He’s already managing heel-edge side-to-side slipping, toe edge, and toe-to-heel turns. I think next year we’ll get him into a lesson or two, and hopefully by the end of next season we’ll be hitting the mountains with the four of us all on snowboards.
Since I got some Macs at home I’ve been wanting to use Time Machine systematically for backups. Previously I have had a FreeBSD server at home to store bulk and shared data and backups. Initially, I had anticipated getting more drives for the server, formatting them as ZFS, and using that with Time Machine. Then, when Mac OSX 10.5 Leopard released, it turned out that Time Machine only supports external USB or firewire disks. That meant my server idea wouldn’t work.
I borrowed a USB drive from work to test out with time machine, and it worked for a while, to the point that I even used it to restore a large chunk of my system because I had screwed it up by messing around with it. Then, something funny happened and the USB disk wouldn’t mount anymore. I did a bunch of troubleshooting and discovered that the journal had gotten buggered up on the HFS+ volume on the USB disk. I found a little utility that I ran to disable journaling, which then allowed me to use disk utility to repair the volume.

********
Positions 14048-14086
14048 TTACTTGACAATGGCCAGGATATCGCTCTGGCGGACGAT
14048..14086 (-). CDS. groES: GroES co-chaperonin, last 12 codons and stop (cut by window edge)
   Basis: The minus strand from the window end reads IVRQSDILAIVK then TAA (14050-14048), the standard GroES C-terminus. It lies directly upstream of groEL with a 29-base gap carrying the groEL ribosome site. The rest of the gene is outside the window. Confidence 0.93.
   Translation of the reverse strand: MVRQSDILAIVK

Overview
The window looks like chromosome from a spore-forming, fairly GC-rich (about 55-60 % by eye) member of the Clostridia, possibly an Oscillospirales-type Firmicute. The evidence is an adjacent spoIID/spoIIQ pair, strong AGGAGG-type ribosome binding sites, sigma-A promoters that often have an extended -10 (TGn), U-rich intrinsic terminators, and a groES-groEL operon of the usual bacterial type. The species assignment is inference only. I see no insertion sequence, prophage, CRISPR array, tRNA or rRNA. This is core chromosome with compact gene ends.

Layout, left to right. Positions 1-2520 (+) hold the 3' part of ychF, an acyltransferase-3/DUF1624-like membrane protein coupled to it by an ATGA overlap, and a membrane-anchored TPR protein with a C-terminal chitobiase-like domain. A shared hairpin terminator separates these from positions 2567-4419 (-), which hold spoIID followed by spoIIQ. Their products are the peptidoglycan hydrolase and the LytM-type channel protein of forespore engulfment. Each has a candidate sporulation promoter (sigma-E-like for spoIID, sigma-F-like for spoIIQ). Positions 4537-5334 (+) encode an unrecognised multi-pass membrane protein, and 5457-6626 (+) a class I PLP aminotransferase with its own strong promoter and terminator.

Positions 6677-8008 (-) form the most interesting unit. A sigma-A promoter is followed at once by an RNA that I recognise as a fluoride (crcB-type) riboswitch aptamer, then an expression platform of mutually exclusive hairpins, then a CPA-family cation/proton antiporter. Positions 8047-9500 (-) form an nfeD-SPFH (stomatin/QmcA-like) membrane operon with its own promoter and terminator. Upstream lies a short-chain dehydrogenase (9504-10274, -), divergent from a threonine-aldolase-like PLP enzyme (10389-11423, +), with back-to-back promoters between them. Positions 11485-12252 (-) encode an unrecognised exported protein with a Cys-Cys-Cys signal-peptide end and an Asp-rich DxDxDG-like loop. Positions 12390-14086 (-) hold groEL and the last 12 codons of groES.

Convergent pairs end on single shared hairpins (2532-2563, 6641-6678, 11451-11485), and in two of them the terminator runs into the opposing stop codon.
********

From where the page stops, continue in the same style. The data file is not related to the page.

Recently I was using the USB disk to shuffle some data around, and at the one point that the only copy of some digital video files from the video camera I have were on the disk, it died again. I’ve been trying to repair the volume for four days with various tools. Nothing is working so far. It appears that there is an actual hardware failure somewhere in the device. It’s a Maxtor One Touch III with two hard drives configured in a RAID0, so I can’t recover the data from the disks one at a time by direct-connecting them to another machine.
I was considering going out and buying a big external USB disk for backups until this event occurred. On the other side of my desk, there’s a FreeBSD box with a nice set of mirrored ZFS drives where the data really should be. I’m taking this as a slap upside the head, and I’m not risking any of my data on external USB disks anymore. I’m going to get a couple more disks for the server, RAIDZ them, and use that instead.
I won’t be able to use Time Machine, but what the hell, I can setup a different backup software for Jenn’s and my machines.